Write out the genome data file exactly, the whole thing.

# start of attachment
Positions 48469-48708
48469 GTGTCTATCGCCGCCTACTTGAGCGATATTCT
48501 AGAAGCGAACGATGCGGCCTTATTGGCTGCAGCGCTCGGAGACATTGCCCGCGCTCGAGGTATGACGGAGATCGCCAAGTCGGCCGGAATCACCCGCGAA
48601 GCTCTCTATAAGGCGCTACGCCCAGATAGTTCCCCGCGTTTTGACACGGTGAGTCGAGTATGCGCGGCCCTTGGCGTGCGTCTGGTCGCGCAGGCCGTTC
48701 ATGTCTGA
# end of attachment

Positions 48469-48708
48469 GTGTCTATCGCCGCCTACTTGAGCGATATTCT
48501 AGAAGCGAACGATGCGGCCTTATTGGCTGCAGCGCTCGGAGACATTGCCCGCGCTCGAGGTATGACGGAGATCGCCAAGTCGGCCGGAATCACCCGCGAA
48601 GCTCTCTATAAGGCGCTACGCCCAGATAGTTCCCCGCGTTTTGACACGGTGAGTCGAGTATGCGCGGCCCTTGGCGTGCGTCTGGTCGCGCAGGCCGTTC
48701 ATGTCTGA